READING TIME: 10 MINUTES
In this tutorial, I’m going to show you how to install Nginx Proxy Manager in Docker on a Ubuntu 20.04 VM. This guide was created in January of 2021, so all of the info here should be up to date.
The main goal of this post is install Nginx Proxy Manager so my Plex users can access my Overseerr instance remotely.
What is Nginx Proxy Manager?
Nginx Proxy Manager is a Docker application that lets you quickly and easily expose your selfhosted services to the outside world. NPM includes a free Letsencrypt SSL certificate as well, which is an absolute must if you are opening up anything to the entire internet.
When to use Nginx Proxy Manager?
You should setup Nginx Proxy Manager if there are any sites and services located within your home network that you’d like to be able to access remotely without the use of a VPN.
Keep in mind, while you can add all your services to NPM, you probably don’t want to for security purposes. Sonarr and Radarr, for example, don’t require a username and password to log into. You wouldn’t want to add these to NPM, as anyone in the world can start downloading media to your server, changing settings, or viewing your log files.
However, if you’d like to access Bitwarden_rs, Overseerr, Bookstack, Homer dashboard, or a Wordpress site you have hosted at home from anywhere – then it might make sense to add those to Nginx Proxy Manager.
This guide assumes you already have Docker and Docker-Compose installed. If you don’t have those setup yet, you can follow these step by step guides I’ve created. I have Docker and Docker-Compose running a Ubuntu 20.04 VM.
Setup Time: 30 minutes
Step 1: Register a Domain Name
The first thing you’ll need to do is register a domain name. If you already have a domain name, you can skip this step.
The domain I’m using dannyhosted.com and was purchased from Namecheap for less than $8/year.
Step 2: Set Up DNS
The next thing we need to do is set up your DNS for your domain. You can either use Namecheap’s built-in DNS or Cloudflare. For this guide, I’ll be using using Cloudflare.
Head over to Cloudflare.com and register or sign in. Click Add A Site.
Add the site you just purchased or the domain you already own. You can stick with the Free Cloudflare plan for this.
After a few moments, it’ll pull in the existing DNS information from Namecheap. Click Continue.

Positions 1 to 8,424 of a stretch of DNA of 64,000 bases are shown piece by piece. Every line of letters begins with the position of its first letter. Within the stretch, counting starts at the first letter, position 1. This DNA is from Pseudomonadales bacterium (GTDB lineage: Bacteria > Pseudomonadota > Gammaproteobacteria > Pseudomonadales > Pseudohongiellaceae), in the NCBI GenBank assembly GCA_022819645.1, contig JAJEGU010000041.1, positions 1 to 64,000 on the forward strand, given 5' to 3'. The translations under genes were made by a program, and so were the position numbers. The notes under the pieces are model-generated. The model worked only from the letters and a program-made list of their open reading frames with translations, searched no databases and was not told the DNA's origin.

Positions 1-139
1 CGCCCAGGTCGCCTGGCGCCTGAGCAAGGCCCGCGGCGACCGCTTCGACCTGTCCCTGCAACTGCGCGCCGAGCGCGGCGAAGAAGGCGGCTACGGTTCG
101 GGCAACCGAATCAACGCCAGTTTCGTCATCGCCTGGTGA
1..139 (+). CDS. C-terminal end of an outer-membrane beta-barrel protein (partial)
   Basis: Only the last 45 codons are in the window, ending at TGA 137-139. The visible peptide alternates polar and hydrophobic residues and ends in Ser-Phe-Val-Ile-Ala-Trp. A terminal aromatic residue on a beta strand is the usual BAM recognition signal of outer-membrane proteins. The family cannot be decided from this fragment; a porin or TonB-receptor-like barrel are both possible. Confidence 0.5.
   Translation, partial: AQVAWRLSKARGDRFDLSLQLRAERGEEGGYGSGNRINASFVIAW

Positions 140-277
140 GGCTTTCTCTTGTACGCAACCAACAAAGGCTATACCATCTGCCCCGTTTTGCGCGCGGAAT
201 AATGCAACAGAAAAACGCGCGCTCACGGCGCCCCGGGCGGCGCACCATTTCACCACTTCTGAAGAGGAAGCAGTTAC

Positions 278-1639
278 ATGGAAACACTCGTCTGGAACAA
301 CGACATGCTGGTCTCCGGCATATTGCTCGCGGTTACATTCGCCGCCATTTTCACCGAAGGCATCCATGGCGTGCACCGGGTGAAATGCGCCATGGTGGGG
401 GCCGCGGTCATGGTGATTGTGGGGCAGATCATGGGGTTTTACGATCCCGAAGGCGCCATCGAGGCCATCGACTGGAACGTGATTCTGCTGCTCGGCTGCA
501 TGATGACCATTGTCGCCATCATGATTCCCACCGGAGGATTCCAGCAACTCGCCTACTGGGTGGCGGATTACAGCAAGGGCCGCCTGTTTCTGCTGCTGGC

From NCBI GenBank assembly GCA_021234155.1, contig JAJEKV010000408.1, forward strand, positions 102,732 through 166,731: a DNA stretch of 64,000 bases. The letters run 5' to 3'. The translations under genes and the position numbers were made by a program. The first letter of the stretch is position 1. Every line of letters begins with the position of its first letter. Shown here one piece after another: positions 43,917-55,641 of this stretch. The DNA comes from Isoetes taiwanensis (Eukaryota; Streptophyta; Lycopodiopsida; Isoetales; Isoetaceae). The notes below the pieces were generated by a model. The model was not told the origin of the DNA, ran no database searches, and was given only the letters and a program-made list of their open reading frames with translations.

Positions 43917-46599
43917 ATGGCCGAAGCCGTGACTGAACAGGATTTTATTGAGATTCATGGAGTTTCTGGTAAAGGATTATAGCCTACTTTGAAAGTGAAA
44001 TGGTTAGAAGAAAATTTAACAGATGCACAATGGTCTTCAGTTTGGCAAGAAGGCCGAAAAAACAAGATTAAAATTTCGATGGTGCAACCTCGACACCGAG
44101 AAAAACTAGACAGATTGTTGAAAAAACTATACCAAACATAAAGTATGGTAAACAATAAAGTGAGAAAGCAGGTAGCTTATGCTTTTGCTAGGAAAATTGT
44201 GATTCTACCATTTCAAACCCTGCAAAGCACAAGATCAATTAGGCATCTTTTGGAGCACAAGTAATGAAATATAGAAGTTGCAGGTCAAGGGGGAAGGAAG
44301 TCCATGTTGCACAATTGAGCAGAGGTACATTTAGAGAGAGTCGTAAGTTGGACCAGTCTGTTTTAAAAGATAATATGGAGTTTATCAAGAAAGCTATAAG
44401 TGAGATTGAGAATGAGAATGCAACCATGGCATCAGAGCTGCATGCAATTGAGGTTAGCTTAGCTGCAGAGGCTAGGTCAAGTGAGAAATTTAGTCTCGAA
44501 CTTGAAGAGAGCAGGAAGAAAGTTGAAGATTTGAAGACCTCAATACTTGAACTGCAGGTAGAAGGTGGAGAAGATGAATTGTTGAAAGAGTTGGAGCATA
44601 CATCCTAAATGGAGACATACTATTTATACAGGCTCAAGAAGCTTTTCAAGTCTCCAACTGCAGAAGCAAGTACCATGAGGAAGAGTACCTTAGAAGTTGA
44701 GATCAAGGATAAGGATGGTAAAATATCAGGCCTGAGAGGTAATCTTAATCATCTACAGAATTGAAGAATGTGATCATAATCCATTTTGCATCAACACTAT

The next screen will show you what nameservers you’ll enter into Namecheap.
Navigate to the DNS settings in your registrar. For Namecheap, go to your Account Dashboard. Click the dropdown arrow > Manage.
Under Nameservers, change from Namecheap Basic DNS to Custom DNS. Then add the two nameservers given to you from Cloudflare. After pasting those in, click the green checkmark.
A message will pop up stating that it may take 48 hours for DNS to replicate across the internet. In my experience, it’s usually less than 5 minutes, but keep in mind that it can sometimes take a while.
Navigate back to the Cloudflare page and click Done, check nameservers.
Once Active in Cloudflare, you’ll receive an email letting you know.
Step 3: Create Nginx Proxy Manager directory
Open Putty to SSH into your docker server.
The first thing we need to do is make a directory for Nginx Proxy Manager. I keep all of my containers in /srv/config/, so I’ll creating a nginxproxymanager directory there.
First, navigate to the directory.
Then make a new folder.
Then navigate to the newly created directory.
Step 4: Create Docker-Compose.yml file
Enter this command to create a new docker-compose file inside the directory.
To verify the file was created successfully, type
Next, we need to edit the docker-compose.yml file. To do this, we are using the nano file editor.
Paste in the file below. Since we are opening Nginx Proxy Manager to the world, you will definitely want to change the default user and password as well as the paths. If you already have something running on port 81, you should change that as well.
version: '3' services: app: image: 'jc21/nginx-proxy-manager:latest' ports: - '80:80' - '81:81' - '443:443' environment: DB_MYSQL_HOST: "db" DB_MYSQL_PORT: 3306 DB_MYSQL_USER: "npm" # Change mysql user DB_MYSQL_PASSWORD: "npm" # Change mysql password DB_MYSQL_NAME: "npm" volumes: - /srv/config/nginxproxymanager:/data - /srv/config/nginxproxymanager/letsencrypt:/etc/letsencrypt db: image: 'jc21/mariadb-aria:10.4' environment: MYSQL_ROOT_PASSWORD: 'npm' # Change mysql user MYSQL_DATABASE: 'npm' MYSQL_USER: 'npm' # Change mysql user MYSQL_PASSWORD: 'npm' # Change mysql user volumes: - /srv/config/nginxproxymanager/db:/var/lib/mysql